More than half of fast food workers have to rely on public assistance programs since their wages aren't enough to support them, a new report found.
According to a University of California Berkeley Labor Center and University of Illinois study out Tuesday, 52% of families of fast food workers receive assistance from a public program like Medicaid, food stamps, the Earned Income Tax Credit and Temporary Assistance for Needy Families. That's compared to 25% of families in the workforce as a whole.
The report estimated that this public aid carries a $7 billion price tag for taxpayers each year.
The numbers are based on publicly available data on public assistance programs from 2007-2011.
"Because pay is low and weekly work hours are limited, the families of more than half of the workers in the fast-food industry are unable to make ends meet," the report said.
The common narrative among fast food workers is that their pay is too low, they don't get scheduled for enough hours and they get no benefits.
The new report fuels their fire, finding that only 13% of fast food workers get health benefits from their employers, compared to 59% of the workforce on the whole. It also said that the median worker only works 30 hours per week, compared to 40 for the rest of the workforce.
How I live on fast-food wages
A separate report out Tuesday slammed fast food giants for pushing their workers onto the public safety net. The National Employment Law Project said that the 10 largest fast food companies in the U.S. were responsible for more than half the total cost to taxpayers -- about $3.8 billion a year alone. The report calls out McDonald's(MCD), Yum! Brands(YUM), Subway, Burger King(BKW), Wendy's(WEN), Dunkin' Donuts(DNKN), Dairy Queen, Little Caesar's, Sonic(SONC) and Domino's(DPZ).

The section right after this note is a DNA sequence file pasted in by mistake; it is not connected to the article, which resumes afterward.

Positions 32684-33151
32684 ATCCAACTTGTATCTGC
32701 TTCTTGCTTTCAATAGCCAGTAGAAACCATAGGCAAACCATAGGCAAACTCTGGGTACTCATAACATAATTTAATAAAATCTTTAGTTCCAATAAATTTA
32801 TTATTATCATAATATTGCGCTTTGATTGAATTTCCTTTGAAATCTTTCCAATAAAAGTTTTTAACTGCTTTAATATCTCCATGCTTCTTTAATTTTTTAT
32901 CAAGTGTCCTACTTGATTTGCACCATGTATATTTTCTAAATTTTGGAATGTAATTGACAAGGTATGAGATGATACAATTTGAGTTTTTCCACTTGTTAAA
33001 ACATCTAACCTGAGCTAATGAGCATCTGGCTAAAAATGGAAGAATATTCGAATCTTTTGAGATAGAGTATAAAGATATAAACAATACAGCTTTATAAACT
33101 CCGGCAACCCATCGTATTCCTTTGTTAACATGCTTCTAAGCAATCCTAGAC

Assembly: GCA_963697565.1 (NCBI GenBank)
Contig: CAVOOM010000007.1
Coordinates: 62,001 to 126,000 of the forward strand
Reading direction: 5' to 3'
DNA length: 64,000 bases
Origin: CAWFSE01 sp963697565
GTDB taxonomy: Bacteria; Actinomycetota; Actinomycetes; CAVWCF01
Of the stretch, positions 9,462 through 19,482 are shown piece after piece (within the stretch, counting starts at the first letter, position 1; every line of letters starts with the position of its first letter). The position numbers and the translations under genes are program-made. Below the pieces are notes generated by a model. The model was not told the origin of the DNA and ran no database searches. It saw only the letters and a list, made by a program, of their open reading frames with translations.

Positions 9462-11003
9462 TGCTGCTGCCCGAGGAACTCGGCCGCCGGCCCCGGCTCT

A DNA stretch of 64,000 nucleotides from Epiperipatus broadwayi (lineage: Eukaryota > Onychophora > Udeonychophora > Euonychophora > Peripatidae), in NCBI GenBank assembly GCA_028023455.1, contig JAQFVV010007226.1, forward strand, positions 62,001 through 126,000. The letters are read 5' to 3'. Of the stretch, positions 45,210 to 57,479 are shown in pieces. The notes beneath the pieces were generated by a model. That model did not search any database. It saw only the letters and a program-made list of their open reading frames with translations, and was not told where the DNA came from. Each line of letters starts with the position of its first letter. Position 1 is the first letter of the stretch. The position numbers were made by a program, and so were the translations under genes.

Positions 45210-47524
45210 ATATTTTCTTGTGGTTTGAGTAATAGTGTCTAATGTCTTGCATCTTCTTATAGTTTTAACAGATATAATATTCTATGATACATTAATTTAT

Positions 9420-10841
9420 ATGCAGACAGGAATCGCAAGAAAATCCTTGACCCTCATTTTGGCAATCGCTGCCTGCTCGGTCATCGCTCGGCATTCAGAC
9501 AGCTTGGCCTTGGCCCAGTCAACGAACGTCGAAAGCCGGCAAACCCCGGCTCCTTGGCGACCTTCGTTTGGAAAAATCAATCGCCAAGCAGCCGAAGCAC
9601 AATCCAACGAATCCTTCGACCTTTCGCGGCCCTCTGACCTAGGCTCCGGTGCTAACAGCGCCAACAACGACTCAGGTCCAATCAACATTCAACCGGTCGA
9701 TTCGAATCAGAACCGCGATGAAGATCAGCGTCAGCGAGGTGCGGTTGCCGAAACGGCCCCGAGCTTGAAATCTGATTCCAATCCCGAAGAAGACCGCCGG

McDonald's itself is responsible for $1.2 billion of that cost each year, NELP said.
"The leading companies in the industry earn billions in profits each year, award chief executives generous compensation packages, and regularly distribute substantial amounts of money in the form of dividends and share buybacks," the report said. "At the same time...these highly profitable companies' low-wage, no-benefits business model imposes on taxpayers."
The National Restaurant Association said Tuesday that the reports miss the fact that the restaurant industry provides "one of the best paths" to a successful career.
"Nine out of 10 salaried employees started as hourly workers," said Scott DeFife, executive vice president of policy and government affairs for the association.